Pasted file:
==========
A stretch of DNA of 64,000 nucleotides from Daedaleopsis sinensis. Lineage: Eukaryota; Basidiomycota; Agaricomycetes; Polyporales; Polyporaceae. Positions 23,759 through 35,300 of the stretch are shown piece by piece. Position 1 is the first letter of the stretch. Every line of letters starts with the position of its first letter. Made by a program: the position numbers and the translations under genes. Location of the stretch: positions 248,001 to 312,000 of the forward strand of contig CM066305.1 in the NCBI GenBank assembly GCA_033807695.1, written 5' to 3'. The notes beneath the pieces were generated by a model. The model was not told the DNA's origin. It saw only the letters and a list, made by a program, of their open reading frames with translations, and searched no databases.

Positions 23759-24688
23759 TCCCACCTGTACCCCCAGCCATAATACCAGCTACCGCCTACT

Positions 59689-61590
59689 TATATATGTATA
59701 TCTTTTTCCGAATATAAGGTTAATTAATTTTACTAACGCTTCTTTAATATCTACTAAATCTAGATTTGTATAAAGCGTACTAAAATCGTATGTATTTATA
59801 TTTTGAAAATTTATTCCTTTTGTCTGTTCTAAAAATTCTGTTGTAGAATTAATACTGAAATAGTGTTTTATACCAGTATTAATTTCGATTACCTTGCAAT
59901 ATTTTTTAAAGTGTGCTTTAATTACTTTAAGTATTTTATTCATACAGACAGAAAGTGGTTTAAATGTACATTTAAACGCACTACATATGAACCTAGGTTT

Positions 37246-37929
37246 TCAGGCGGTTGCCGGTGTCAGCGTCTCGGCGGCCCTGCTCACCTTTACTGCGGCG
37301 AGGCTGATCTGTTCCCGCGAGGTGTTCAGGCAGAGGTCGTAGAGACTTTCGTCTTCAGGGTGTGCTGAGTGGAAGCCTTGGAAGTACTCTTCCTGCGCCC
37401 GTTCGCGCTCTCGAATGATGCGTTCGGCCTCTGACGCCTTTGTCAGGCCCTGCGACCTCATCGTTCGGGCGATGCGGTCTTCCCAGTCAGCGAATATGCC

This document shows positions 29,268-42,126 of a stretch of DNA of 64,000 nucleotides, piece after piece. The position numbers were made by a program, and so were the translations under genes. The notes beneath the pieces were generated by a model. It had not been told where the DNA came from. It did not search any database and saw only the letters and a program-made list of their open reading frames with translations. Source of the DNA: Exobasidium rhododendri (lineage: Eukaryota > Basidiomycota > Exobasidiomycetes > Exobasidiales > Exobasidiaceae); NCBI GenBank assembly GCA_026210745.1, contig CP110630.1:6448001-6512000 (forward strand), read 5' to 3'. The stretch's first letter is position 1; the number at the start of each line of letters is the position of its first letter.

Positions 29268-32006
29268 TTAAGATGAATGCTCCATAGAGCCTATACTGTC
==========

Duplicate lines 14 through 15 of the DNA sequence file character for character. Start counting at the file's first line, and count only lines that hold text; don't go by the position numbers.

Positions 29268-32006
29268 TTAAGATGAATGCTCCATAGAGCCTATACTGTC